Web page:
Student Problems: Tips for the Freshman

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Freshman student problems arise in huge numbers because newly converted students make trivial, common mistakes that could have been avoided.

We’ve articulated these mistakes and advised each. Read this and send it to your friends who are planning to go to college – it’s important and very helpful.

Common Mistakes

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Being afraid to make new acquaintances.

Do not be shy and close-minded, because studying at university is a time of new friends and bright impressions.

Try to get to know the people you will be around the next few days. Later it will be more difficult. Talk to classmates, learn about their interests and hobbies.

And it won’t be superfluous to acquire useful acquaintances among university employees: lab assistants, graduate students, and methodologists will be able to ask for help, especially in the first year, when everything is new.

Ignore circles, clubs, and sections

The life of a student is not only lectures, labs, coursework, and exams, but also entertainment and interesting activities. So do not limit yourself to studies – sign up for a drama club or a sports team.

But don’t overdo it. Another common mistake freshmen make is to sign up for as many student communities, clubs, and so on as possible. It’s cool if you want to be a part of it all – but don’t forget that if you do, you won’t have much time to study.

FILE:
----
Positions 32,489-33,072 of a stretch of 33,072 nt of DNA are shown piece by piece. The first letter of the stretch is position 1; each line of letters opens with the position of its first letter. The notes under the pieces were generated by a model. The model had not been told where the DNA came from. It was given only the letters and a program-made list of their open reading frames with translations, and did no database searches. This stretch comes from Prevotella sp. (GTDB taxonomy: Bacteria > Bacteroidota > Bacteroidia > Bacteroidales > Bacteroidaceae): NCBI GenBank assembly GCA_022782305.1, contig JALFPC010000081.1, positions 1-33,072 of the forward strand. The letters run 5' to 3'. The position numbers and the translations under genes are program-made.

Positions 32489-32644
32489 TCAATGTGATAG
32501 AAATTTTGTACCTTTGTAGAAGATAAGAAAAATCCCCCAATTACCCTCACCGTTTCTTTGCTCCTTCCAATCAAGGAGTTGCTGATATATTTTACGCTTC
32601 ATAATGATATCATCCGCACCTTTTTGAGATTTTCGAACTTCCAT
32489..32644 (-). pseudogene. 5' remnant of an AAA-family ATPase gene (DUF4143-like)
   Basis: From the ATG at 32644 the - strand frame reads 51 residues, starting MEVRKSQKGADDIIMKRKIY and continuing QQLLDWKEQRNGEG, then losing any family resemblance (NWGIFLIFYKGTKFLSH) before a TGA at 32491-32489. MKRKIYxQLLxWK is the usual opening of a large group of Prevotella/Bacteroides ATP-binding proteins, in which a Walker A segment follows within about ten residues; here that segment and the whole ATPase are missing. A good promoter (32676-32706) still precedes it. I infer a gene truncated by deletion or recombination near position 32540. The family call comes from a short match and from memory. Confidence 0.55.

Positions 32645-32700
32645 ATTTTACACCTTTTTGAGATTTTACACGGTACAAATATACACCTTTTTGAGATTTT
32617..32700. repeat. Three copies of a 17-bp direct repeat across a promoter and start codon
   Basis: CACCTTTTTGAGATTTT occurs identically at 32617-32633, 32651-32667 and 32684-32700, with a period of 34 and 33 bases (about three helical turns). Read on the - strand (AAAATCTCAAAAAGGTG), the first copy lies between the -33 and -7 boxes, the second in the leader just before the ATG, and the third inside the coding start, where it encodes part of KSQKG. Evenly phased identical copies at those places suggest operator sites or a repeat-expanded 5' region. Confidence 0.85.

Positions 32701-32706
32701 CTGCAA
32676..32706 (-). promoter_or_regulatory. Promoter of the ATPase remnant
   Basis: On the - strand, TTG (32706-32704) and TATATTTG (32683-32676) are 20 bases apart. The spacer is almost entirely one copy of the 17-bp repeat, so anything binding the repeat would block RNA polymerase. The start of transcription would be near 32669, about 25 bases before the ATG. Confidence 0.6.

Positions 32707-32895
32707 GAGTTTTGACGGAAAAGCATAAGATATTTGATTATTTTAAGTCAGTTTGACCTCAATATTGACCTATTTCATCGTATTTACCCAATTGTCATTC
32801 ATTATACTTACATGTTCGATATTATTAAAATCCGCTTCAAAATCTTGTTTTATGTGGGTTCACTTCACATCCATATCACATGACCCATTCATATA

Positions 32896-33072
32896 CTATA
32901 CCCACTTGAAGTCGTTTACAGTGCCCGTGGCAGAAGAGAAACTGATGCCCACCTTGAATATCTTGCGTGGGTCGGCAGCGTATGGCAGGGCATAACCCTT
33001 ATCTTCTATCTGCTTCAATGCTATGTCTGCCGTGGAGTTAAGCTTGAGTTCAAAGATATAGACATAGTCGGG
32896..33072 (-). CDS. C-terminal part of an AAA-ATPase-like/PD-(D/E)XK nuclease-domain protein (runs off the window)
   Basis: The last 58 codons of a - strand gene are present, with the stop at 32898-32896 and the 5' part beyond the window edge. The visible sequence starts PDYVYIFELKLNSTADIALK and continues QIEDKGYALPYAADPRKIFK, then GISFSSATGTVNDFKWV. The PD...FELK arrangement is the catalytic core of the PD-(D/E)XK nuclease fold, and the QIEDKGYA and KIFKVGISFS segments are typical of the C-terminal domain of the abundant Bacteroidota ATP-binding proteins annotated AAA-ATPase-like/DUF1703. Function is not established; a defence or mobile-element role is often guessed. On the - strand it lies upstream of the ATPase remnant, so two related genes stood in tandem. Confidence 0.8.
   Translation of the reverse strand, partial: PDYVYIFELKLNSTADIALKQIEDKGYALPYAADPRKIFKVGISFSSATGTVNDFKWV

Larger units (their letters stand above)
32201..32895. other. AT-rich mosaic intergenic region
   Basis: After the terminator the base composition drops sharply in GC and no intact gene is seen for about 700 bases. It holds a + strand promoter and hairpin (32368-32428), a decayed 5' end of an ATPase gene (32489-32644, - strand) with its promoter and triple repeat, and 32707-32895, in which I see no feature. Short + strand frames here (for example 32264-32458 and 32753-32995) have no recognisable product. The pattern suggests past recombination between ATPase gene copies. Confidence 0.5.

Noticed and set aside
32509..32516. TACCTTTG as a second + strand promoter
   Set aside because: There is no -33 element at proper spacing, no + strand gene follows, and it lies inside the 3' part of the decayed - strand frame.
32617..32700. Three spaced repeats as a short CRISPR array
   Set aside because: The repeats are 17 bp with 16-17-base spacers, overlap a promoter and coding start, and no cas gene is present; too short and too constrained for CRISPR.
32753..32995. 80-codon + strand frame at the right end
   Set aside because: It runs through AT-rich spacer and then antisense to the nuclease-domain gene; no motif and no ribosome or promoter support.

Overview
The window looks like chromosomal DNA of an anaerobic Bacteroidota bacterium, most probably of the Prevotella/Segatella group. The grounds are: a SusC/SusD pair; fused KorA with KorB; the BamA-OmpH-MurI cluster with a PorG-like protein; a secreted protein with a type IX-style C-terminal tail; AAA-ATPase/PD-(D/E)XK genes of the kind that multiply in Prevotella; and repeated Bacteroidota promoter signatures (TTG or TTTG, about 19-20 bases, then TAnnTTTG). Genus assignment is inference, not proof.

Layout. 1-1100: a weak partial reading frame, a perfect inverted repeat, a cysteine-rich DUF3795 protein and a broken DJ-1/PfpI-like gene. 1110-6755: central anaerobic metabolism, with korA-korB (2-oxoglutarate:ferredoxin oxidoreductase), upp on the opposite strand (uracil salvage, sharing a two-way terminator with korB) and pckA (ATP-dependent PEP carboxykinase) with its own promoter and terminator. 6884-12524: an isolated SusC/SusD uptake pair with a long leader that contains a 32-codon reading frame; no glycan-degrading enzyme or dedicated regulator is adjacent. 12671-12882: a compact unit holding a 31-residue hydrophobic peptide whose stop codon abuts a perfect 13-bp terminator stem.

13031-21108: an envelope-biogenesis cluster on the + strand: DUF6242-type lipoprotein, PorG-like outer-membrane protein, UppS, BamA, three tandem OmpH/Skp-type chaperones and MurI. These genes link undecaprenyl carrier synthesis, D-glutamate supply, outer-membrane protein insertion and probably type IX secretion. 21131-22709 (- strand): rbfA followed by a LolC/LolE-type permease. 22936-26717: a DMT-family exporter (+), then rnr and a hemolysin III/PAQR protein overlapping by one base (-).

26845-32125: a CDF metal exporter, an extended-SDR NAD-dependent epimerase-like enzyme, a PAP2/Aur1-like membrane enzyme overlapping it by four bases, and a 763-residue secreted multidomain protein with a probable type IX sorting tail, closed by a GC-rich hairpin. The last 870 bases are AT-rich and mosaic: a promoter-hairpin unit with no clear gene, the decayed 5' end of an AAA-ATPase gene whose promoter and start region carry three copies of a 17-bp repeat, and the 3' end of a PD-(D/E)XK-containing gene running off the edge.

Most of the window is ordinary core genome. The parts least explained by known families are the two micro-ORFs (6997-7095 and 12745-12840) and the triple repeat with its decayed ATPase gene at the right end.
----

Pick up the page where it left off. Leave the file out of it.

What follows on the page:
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Freshman problems: sign up for all clubs and sections

So choose a couple of clubs and attend them at your pleasure. This will be enough to meet interesting people and diversify student life.

Breakaway from the crowd

Life outside of studies happens and not only in circles and sections. Spend time with your classmates outside of college: go to the movies, clubs, and cafes. Informal settings bring you closer! The main thing is that it was not to the detriment of learning.

Not be able to manage your time

Time management – a very useful skill not only in student times but in life in general. Many students’ problems arise from the banal inability to manage their time.  If you know how to properly distribute your leisure time, you will be able to effectively do several things in parallel and not be late.

But do not try to catch up with everything at once – even a very organized person is rather limited.

Eating improperly

Eating yesterday’s sandwich in the morning, eating burgers for lunch, eating chips for dinner – it all sounds great and tasty, but the stomach won’t say “thank you” for that. It’s very easy for a student to get digestive problems, especially gastritis.